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The Daily Dispatch: March 21, 1861., [Electronic resource] 10 0 Browse Search
Polybius, Histories 8 0 Browse Search
Flavius Josephus, The Life of Flavius Josephus (ed. William Whiston, A.M.) 6 0 Browse Search
The Daily Dispatch: December 17, 1860., [Electronic resource] 6 0 Browse Search
Harper's Encyclopedia of United States History (ed. Benson Lossing) 4 0 Browse Search
The Daily Dispatch: November 22, 1860., [Electronic resource] 4 0 Browse Search
Cornelius Tacitus, The History (ed. Alfred John Church, William Jackson Brodribb) 2 0 Browse Search
Knight's Mechanical Encyclopedia (ed. Knight) 2 0 Browse Search
Southern Historical Society Papers, Volume 36. (ed. Reverend J. William Jones) 2 0 Browse Search
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Flavius Josephus, The Life of Flavius Josephus (ed. William Whiston, A.M.), section 46 (search)
amala, he sent to some of those that were under him, and commanded them to come to him. But God himself hindered that his intention, and this for his own advantage also; for had it not so happened, he had certainly perished. For a fever having seized upon him immediately, he wrote to Agrippa and Bernice, and gave them to one of his freed-men to carry them to Varus, who at this time was procurator of the kingdom, which the king and his sister had intrusted him withal, while they were gone to Berytus with an intention of meeting Gessius. When Varus had received these letters of Philip, and had learned that he was preserved, he was very uneasy at it, as supposing that he should appear useless to the king and his sister, now Philip was come. He therefore produced the carrier of the letters before the multitude, and accused him of forging the same; and said that he spake falsely when he related that Philip was at Jerusalem, fighting among the Jews against the Romans. So he slew him. And wh
Flavius Josephus, The Life of Flavius Josephus (ed. William Whiston, A.M.), section 179 (search)
l of Gamala upon the following occasion: When Philip had been informed that Varus was put out of his government by king Agrippa, and that Equieulus Modius, a man that was of old his friend and companion, was come to succeed him, he wrote to him, and related what turns of fortune he had had, and desired him to forward the letters he sent to the king and queen. Now, when Modius had received these letters, he was exceedingly glad, and sent the letters to the king and queen, who were then about Berytus. But when king Agrippa knew that the story about Philip was false, (for it had been given out, that the Jews had begun a war with the Romans, and that this Philip had been their commander in that war,) he sent some horsemen to conduct Philip to him; and when he was come, he saluted him very obligingly, and showed him to the Roman commanders, and told them that this was the man of whom the report had gone about as if he had revolted from the Romans. He also bid him to take some horsemen with
Flavius Josephus, The Life of Flavius Josephus (ed. William Whiston, A.M.), section 336 (search)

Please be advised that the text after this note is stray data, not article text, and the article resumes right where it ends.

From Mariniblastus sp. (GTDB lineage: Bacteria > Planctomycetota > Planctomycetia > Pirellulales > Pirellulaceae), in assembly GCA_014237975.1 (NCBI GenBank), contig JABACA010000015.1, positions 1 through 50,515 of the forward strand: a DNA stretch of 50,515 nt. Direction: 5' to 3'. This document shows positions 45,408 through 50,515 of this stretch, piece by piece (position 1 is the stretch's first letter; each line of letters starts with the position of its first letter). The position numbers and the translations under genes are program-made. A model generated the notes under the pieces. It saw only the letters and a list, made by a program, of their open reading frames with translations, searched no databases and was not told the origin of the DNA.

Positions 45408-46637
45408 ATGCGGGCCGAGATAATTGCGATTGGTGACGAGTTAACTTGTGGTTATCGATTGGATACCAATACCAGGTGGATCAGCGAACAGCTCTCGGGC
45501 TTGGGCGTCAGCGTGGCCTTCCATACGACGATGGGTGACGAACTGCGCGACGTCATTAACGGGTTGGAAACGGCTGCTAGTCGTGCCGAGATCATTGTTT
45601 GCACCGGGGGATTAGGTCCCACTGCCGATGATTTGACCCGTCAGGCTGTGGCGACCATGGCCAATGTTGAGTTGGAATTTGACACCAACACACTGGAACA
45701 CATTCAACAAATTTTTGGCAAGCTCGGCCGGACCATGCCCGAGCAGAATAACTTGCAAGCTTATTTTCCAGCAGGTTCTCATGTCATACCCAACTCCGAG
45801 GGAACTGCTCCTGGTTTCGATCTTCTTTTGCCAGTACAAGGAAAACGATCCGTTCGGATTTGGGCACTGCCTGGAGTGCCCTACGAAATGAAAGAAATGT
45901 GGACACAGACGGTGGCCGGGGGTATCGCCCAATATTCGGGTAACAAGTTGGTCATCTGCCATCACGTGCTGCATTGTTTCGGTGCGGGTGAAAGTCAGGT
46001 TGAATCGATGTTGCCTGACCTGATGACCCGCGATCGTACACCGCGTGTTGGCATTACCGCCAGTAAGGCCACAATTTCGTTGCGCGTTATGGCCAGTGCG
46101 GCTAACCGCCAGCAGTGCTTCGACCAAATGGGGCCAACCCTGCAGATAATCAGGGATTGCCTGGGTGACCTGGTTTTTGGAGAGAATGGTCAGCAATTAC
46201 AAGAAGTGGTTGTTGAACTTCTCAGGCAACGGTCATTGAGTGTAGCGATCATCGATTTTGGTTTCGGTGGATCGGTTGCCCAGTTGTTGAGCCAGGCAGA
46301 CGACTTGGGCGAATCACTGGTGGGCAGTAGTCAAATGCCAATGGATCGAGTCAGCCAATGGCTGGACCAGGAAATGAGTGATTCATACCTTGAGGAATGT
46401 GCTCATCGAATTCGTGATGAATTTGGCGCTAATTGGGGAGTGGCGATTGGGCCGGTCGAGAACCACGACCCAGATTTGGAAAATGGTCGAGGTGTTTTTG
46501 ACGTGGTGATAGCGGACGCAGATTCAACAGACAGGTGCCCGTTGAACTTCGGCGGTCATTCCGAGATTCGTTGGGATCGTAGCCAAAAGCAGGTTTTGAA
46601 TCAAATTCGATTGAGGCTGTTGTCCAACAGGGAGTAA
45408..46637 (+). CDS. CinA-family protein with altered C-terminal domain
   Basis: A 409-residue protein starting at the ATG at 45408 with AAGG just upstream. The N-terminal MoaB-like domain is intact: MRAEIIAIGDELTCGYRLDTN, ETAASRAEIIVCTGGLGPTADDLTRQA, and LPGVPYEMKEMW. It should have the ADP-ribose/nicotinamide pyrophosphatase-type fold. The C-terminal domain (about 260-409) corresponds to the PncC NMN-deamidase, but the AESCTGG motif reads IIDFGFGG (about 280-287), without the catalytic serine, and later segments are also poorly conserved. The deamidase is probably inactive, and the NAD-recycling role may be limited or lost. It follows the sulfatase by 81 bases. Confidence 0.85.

And when (after so many of thy wicked pranks) he made thee his secretary, he caught thee falsifying his epistles, and drove thee away from his sight. But I shall not inquire accurately into these matters of scandal against thee. Yet cannot I but wonder at thy impudence, when thou hast the assurance to say, that thou hast better related these affairs [of the war] than have all the others that have written about them, whilst thou didst not know what was done in Galilee; for thou wast then at Berytus with the king; nor didst thou know how much the Romans suffered at the siege of Jotapata, or what miseries they brought upon us; nor couldst thou learn by inquiry what I did during that siege myself; for all those that might afford such information were quite destroyed in that siege. But perhaps thou wilt say, thou hast written of what was done against the people of Jerusalem exactly. But how should that be? for neither wast thou concerned in that war, nor hast thou read the commentaries of
Polybius, Histories, book 5, Theodotus Proposes to Help Antiochus (search)
ency of Panaetolus, and made haste to invite Antiochus. Postponing therefore his expedition against Achaeus, and regarding everything else as of secondary importance, Antiochus started with his army by the same route as he had come. After passing the canon called Marsyas, he encamped near Gerrha, close to the lake which lies between the two mountains. Hearing there that Ptolemy's general Nicolaus was besieging Theodotus in Ptolemais, he left his heavy-armed troops behind with orders to their leaders to besiege Brochi,—the stronghold which commands the road along the lake,—and led his light-armed troops forward himself, with the intention of raising the siege of Ptolemais. But Nicolaus had already got intelligence of the king's approach; and had accordingly retired from Ptolemais himself, and sent forward Diogoras the Cretan and Dorymenes the Aetolian to occupy the passes at Berytus. The king therefore attacked these men, and having easily routed them took up a position near the p
Polybius, Histories, book 5, Antiochus Attempts to Complete his Conquest (search)